Depression often reduces interest in sex.2 Certain meds might also lower your libido and impact performance.2 A chat with your doctor can shed light on better medication options.

Medication Side Effects

Both prescription and over-the-counter (OTC) meds have side effects.4 These effects usually ease up as the body gets used to the drug. However, some effects can be strong and last long. Medicines for depression, for instance, might cause physical side effects like changes in appetiteweight changes, and blurred vision. They could also lead to focus issues, dizziness, dry mouth, and more.4 These effects might make a person stop taking their meds.4 This is important for those treating depression, as the side effects can stop the treatment.

Nausea or Vomiting

Nausea and vomiting might occur with antidepressants. These stomach problems could make someone not want to take their meds. It might also lessen the medicines' effects on fighting depression.

Weight Fluctuations

Antidepressants could change your appetite and metabolism. This might lead to weight changes, causing more stress.

Dry Mouth or Blurred Vision

Some antidepressants can make your mouth dry or your vision blurry. These side effects could be quite irritating. They might even get in the way of your daily life.

Dealing with the physical side effects of depression meds is really important. This helps people stay on their treatment and get the best results. It’s crucial for patients to talk with their doctors. Together, they can find the right balance of a medicine's benefits and its possible side effects.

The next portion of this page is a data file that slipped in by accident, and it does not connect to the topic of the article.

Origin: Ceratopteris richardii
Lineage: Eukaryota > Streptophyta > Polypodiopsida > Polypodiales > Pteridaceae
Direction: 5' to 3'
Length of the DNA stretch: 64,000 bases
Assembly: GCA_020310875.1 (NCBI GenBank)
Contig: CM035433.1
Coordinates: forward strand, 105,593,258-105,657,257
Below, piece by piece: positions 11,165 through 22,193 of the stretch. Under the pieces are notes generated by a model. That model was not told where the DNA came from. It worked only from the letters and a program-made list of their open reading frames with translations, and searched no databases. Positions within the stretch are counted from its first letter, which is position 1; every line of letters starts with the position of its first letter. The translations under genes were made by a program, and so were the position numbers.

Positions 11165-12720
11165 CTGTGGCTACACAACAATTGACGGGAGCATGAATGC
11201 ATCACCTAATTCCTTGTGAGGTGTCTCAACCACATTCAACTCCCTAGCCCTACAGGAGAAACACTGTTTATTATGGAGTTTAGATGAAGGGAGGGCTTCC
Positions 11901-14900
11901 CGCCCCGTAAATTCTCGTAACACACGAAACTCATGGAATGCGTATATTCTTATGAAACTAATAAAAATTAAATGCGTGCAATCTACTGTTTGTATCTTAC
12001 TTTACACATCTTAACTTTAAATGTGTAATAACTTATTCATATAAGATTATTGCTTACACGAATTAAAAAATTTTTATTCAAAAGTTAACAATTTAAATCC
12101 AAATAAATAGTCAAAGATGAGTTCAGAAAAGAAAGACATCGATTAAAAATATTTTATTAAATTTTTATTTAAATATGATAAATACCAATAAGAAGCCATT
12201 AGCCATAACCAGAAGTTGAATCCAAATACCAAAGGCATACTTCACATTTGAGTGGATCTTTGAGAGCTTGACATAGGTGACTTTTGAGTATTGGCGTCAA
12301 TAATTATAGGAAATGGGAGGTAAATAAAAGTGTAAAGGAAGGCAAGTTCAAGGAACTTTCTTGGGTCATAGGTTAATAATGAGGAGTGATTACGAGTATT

Depression is tricky as it doesn't just mess with our feelings. It can directly affect our bodies in many ways. We talked about 15 kinds of physical issues caused by depression. These include problems with sleep, feeling tired all the time, body aches, stomach troubles, thinking issues, and even trouble with sex.4 Understanding these body signs is key to getting the right help.

So, if you feel not just sad but also have health issues, talk to a doctor. They can help join the dots between your mental and physical health. This is the first step towards a plan that will truly work. Focusing on both mind and body helps in the healing journey.

It's vital not to ignore the physical changes linked to depression. They can be clues telling you to get help. By spreading the word about these signs, more people might realize they need professional care. This can make a huge positive difference in their lives.


What are some persistent physical symptoms of depression?

Feeling tired, trouble sleeping, and changes in appetite are common. People with depression often have physical pain and digestive issues. They can also face weakened immunity and high blood pressure.